It's looked upon by most outsiders as a hobby, at least right up until such time as said band "makes it," either by being signed to a label (increasingly unlikely as the recorded music industry collapses in slow motion) or by attracting significant national attention in some other fashion. Conversely, most participants in any local band scene tend to be the sort of crazy dreamers who will pursue extra-local success far beyond the dictates of prudence.
For the members of Chango Malo, a local rock unit of fiery repute (due largely to their hyperkinetic live shows), there's simply no choice in the matter.
"Think of how many artists died broke as fuck," says drummer/resident beardo Jericho Davidson. "It's not about money or success. This is what I have to do. It's not because I want to try to achieve 'celebrity status' or anything like that. I don't have to force myself to do any of this. In fact, if I don't do it, I freak out."
The Weekly sat down with Davidson and bandmates David Clark, Quin Davis, Justin Lillie, Ian Philabaum and recent addition Tom Beach (formerly of the now-defunct Manifold) in their new practice space on the southside to talk (Wild) turkey on the impending release of The Whiskey Years, the band's first full-length offering in four years.
It seems it was a rough stretch.
"It was supposed to come out six or eight months ago," says Lillie, CM's bass player, of The Whiskey Years. As bad luck would have it, however, the material recorded through November 2006 was lost when the hard drive, without a backup, that contained the master tracks was dropped from the mere distance of 3 feet. In that span of less than a second, the first iteration of The Whiskey Years went from nearly complete to nothing. Zip. Bubkes. Gone.
The band was characteristically undaunted. "It was about a week of downtime to see if the hard drive could be recovered, and then when we found out (it couldn't), we just jumped back in," says Lillie.
Lillie's pluck notwithstanding, guitarist Philabaum acknowledges they took a serious blow. "Instead of being able to write more (new material), we had to go back in and re-record the entire thing. So it set us back as a band substantially. We'd be working on a new record right now if this hadn't happened."
The hard drive catastrophe was not the only tribulation--their newly purchased van was totaled; guitarist Ryan Couch departed for graduate school in Portland, Ore.; and a dear friend, Jason "Blood" Mashburn, passed away last August--but it would have an indelible impact that, in retrospect, they look upon as mostly positive.
"We got to hear some form of the final record to that point, because Tom (Beach) had been doing rough mixes that weren't on that hard drive," says David Clark, who plays the hardcore sax. "Then we got the chance to step back and rethink the songs a little."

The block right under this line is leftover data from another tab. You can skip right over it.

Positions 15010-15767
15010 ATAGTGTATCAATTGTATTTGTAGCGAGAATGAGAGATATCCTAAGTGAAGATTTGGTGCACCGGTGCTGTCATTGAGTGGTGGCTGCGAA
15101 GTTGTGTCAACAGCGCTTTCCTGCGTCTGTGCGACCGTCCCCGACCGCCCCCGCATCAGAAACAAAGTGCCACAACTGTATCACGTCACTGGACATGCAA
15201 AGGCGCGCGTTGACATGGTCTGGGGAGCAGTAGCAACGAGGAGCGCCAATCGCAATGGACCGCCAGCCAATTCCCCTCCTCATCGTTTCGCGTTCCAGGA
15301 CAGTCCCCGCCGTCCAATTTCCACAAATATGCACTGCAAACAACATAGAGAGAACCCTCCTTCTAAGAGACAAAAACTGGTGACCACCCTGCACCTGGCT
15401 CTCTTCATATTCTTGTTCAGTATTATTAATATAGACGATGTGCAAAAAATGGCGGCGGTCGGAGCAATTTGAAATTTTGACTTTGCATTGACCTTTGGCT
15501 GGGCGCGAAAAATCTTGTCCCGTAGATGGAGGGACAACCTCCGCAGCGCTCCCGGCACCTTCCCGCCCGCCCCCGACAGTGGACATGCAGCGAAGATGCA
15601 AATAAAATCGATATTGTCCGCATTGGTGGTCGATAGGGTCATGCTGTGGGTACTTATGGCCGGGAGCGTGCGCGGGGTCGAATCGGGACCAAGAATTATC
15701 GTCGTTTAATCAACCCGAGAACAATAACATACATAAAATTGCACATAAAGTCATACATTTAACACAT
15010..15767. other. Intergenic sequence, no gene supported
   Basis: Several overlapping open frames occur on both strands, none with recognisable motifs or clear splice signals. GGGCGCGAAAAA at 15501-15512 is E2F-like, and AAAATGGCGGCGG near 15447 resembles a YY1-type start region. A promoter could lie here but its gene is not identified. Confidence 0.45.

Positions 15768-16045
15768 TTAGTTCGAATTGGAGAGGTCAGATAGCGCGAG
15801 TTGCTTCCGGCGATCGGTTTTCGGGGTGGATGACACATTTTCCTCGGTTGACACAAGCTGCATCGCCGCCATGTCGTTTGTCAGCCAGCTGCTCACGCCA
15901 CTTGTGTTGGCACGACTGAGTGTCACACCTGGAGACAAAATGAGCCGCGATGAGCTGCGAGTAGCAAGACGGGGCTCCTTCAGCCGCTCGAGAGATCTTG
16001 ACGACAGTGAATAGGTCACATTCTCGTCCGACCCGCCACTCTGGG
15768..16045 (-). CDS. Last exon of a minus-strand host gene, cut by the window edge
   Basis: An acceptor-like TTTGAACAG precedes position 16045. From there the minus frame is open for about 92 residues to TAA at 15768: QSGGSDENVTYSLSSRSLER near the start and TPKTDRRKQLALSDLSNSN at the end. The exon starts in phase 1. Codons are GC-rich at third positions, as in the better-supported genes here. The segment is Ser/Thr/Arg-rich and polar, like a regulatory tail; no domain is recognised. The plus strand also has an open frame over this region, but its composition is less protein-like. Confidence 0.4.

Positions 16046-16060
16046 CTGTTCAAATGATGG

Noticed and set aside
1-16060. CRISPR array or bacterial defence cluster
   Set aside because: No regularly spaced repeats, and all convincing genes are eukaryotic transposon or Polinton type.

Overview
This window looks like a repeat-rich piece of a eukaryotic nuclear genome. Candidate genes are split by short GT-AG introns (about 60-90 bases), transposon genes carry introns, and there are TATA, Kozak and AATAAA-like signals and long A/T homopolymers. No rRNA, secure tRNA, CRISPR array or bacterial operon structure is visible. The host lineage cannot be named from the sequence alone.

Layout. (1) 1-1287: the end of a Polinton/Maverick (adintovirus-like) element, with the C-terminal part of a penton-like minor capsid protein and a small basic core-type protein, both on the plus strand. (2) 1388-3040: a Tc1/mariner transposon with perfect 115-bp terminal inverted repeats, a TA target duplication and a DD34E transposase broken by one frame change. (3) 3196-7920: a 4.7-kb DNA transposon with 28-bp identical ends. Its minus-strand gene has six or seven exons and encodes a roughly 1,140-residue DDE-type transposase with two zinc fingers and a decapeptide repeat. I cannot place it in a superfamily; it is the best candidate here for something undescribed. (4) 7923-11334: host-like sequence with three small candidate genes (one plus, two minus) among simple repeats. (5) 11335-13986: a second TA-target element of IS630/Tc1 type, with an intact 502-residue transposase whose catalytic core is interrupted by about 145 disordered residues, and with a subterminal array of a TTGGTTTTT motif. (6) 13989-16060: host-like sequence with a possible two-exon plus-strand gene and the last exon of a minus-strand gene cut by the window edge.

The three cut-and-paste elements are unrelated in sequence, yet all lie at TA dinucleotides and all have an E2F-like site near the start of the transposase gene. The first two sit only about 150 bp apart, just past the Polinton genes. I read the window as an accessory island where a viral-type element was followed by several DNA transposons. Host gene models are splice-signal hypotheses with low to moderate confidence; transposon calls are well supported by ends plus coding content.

The consensus is that The Whiskey Years is much stronger as a result. "There was a decision in the beginning, even before I was in the band, to not let things slide. If something wasn't right, we made a point of not letting it go. We didn't have to settle for anything," says Beach.
As Davidson characterizes it, "We were essentially forced to spend a lot of time with these songs, digesting them, taking them apart and putting them back together. We knew that we wanted a bigger-sounding record, to catch the mood of the band at that moment."
Their mood, as deduced from the contents of The Whiskey Years, is that of a vigorous, mature, guitar-based six-piece, eager to put the erroneous pigeonholes in which they've sometimes been placed--"funk metal," "punk-funk," "ska," whatever--to rest. "We're a fucking rock band," says the band's soulful belter, Davis, emphatically.
They are also quite the assortment of goofs. Davidson enjoys publicly disrobing more than any man of his generous proportions should. Philabaum, aka Philth (also the title of TWY's ultimate song) delights in being stinky; Beach professes to love The Tragically Hip for reasons into which we shall not delve. And then there's Davis' lone dreadlock, a subject of intense curiosity.
"I was thinking about getting a microphone for it," he says. "That's (been) everyone's joke so far--do my Bobby Brown impression. It's amazing, kinda, how much people focus on it. It's really interesting, kind of like a social experiment. Everybody's just, like, mesmerized."
Adds Davidson, "That's some 'Tony and Guy' shit right there."
Born of nearly a lifetime of friendship, the easy rapport that the members of Chango Malo have with one another is readily apparent. This is most pronounced in the live setting. "(W)e feed off the energy. It goes from us to (the audience) and then bounces back to us," says Davidson. "You can tell when people are having a good time. It's weird--it's physical; it's mental; it's almost sexual in a way." The rest of the band laughs.
Later, Lillie blurts: "The first thing I think about when it comes to playing live is that it just stems from the fact that we like playing with each other." The interview almost doesn't recover from the ensuing bout of the giggles.
Each member of Chango Malo admits they dream of larger success, fame, getting "big" in the popular sense. But pursuit of what seems to be a pipe dream is not the band's fundamental motivation. It's much more elemental than that.
Davidson summarizes his (and Chango Malo's) real impetus in stark, sincere terms: "Music is my religion. It's my god. That's how it is for me. Since I was a kid, it's the only thing I've been able to believe in. I don't have religion; I don't have family; I don't believe in the government; I don't believe in anything other than music. I believe in Bad Brains; I believe in the Minutemen. I believe in Chango Malo. You know?"